Memory interface 64-bit 128-bit 128-bit 128-bit 128-bit 256-bit 128-bit 128-bit 192-bit
Memory bandwidth 28.8GB/s 64GB/s 64GB/s 64GB/s 76.8GB/s 134.4GB/s 51.2GB/s 57.7GB/s 98.5GB/s
Shaders 160 480 480 400 800 800 96 192 192
GFLOPS 240 724 768 620 1,360 1,340 311 601 691
Texturing 8ppc bilinear
4ppc FP16
24ppc bilinear
12ppc FP16
24ppc bilinear
12ppc FP16
20ppc bilinear
10ppc FP16
40ppc bilinear
20ppc FP16
40ppc bilinear
20ppc FP16
16ppc bilinear
16ppc FP16
32ppc bilinear
32ppc FP16
32ppc bilinear
32ppc FP16
ROPs 4 8 8 8 16 16 4 16 24
ROP rate 3.0 5.2 6.4 6.2 13.6 13.4 3.2 12.5 21.6
GTexel/s bilinear 6 15.6 19.2 15.5 34 33.6 13 25.1 28.8
FP16 rate 3 7.8 9.6 7.8 17 16.8 6.5 25.1 28.8
Power connectors None None None None 6-pin 6-pin + 6-pin None 6-pin 6-pin
Board power (TDP) 27W 60W 66W 64W 108W 150W 65W 106W 116W
Retail price £35 £55 £75 £75 £90 £105 £50 £85 £110

Analysis - HD 6450

The three new GPUs line the left-hand side. We've thrown in a Radeon HD 5670 next to the HD 6670 for comparison's sake. Radeon HD 6450 is the cheapest of the trio and goes by the codename of Caicos. It's based on a distinct core that has 370m transistors. We've listed the top-line configuration and speeds and feeds, though AMD is to make it available to retail partners with various core and memory frequencies - 625MHz - 750MHz core and either DDR3 or GDDR5 memory.

A 27W TDP will enable partners to cool the GPU passively, and we expect to see the majority of retail cards sport a half-height form factor and a large, fan-less heatsink.

Analysis - HD 6570

AMD drops the two 5550/70 parts and simplifies down to a single card - the 'Turks' HD 6570. A second version will be available with the same specs but with DDR3 memory instead of GDDR5, reducing bandwidth by more than half, though this is offset with a drop of the TDP from 60W to 44W.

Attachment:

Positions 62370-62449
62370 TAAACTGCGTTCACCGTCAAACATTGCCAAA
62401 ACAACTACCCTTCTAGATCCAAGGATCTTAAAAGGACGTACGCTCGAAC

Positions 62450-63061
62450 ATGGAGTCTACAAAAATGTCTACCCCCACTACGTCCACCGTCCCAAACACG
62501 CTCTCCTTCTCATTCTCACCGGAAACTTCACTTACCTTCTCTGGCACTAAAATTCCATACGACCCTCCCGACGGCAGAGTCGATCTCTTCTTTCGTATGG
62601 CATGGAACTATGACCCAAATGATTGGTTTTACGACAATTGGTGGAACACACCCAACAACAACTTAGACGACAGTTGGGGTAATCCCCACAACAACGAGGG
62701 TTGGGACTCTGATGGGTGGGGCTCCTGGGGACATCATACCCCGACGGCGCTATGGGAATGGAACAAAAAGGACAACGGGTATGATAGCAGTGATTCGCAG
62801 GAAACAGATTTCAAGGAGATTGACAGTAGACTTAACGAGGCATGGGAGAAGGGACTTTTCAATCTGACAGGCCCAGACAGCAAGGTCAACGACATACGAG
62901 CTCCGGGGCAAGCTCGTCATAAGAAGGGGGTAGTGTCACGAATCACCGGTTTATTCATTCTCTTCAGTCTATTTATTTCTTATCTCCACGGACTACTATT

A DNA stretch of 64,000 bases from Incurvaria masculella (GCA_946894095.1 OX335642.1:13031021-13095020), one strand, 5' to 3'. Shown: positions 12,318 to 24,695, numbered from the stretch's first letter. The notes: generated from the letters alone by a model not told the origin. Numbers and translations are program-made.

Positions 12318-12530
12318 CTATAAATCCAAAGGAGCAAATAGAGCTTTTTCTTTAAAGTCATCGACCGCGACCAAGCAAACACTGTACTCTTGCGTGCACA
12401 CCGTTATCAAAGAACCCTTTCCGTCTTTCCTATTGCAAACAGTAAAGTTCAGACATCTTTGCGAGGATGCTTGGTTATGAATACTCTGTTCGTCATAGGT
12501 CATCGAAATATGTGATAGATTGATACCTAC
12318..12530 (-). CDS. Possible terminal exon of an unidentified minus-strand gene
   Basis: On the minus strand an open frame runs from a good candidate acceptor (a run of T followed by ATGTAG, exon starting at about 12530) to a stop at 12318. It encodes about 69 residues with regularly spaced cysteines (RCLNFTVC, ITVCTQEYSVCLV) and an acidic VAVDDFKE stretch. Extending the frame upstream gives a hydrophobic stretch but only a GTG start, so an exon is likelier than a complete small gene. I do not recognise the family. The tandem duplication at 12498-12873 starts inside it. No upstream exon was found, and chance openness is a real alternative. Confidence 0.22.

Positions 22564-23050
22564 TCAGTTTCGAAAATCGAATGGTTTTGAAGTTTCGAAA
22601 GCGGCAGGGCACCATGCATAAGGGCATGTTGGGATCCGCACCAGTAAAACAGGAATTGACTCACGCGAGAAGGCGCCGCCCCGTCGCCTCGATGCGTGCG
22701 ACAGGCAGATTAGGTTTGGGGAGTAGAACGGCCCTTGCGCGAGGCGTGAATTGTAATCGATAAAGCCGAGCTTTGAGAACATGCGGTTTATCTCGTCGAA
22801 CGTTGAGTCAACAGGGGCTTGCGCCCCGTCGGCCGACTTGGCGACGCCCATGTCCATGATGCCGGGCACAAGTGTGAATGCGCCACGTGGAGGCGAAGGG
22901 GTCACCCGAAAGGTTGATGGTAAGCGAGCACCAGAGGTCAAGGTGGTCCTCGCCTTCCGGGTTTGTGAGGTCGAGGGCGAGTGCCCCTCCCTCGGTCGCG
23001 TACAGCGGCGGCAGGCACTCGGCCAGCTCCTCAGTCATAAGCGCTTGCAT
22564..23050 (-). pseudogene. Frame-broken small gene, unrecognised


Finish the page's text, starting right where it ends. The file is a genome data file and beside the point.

Analysis - HD 6670

Assuming this card is a like-for-like replacement of the HD 5670, which seems a reasonable assumption, the new GPU receives a slight bump in core speed, shading and texturing cores jump by 20 per cent, but the memory throughput remains the same. A direct consequence of adding in more cores and TMUs is a larger die than HD 5670's, to the tune of an additional 90m transistors. In fact, the specifications indicate that the HD 6670 is not much more than a faster-clocked HD 6570 GDDR5 card.

So, generalising massively, the new GPUs will offer, say, around 10 per cent more performance than the 18-month-old cards they replace. Doesn't seem like much of a gain, does it? But AMD is keen to promote the non-gaming enhancements, so here they are.

6K vs 5K - multimedia benefits

Caicos- and Turks-based Radeons have the latest video-logic block, UVD 3. Compared to the last generation this brings DisplayPort v1.2, HDMI 1.4a, and hardware-based acceleration for Multi-View (MVC, Blu-ray 3D) DivX and Xvid codecs. We suppose this is really where AMD is putting the efforts, for any sub-£80 GPU cannot be considered a proper gaming card.

The HD 6670 also extends Eyefinity coverage from three to four screens - two have to use a DP v1.2 splitter - which may be of benefit for users looking to add more pixels and screen real estate for a relatively small additional outlay.

First-page summary

AMD's three mainstream GPUs are incremental improvements over well-established Radeon HD 5-series technology. A little extra performance and an enhanced multimedia feature-set provide a tenuous base on which jump generations and nomenclature.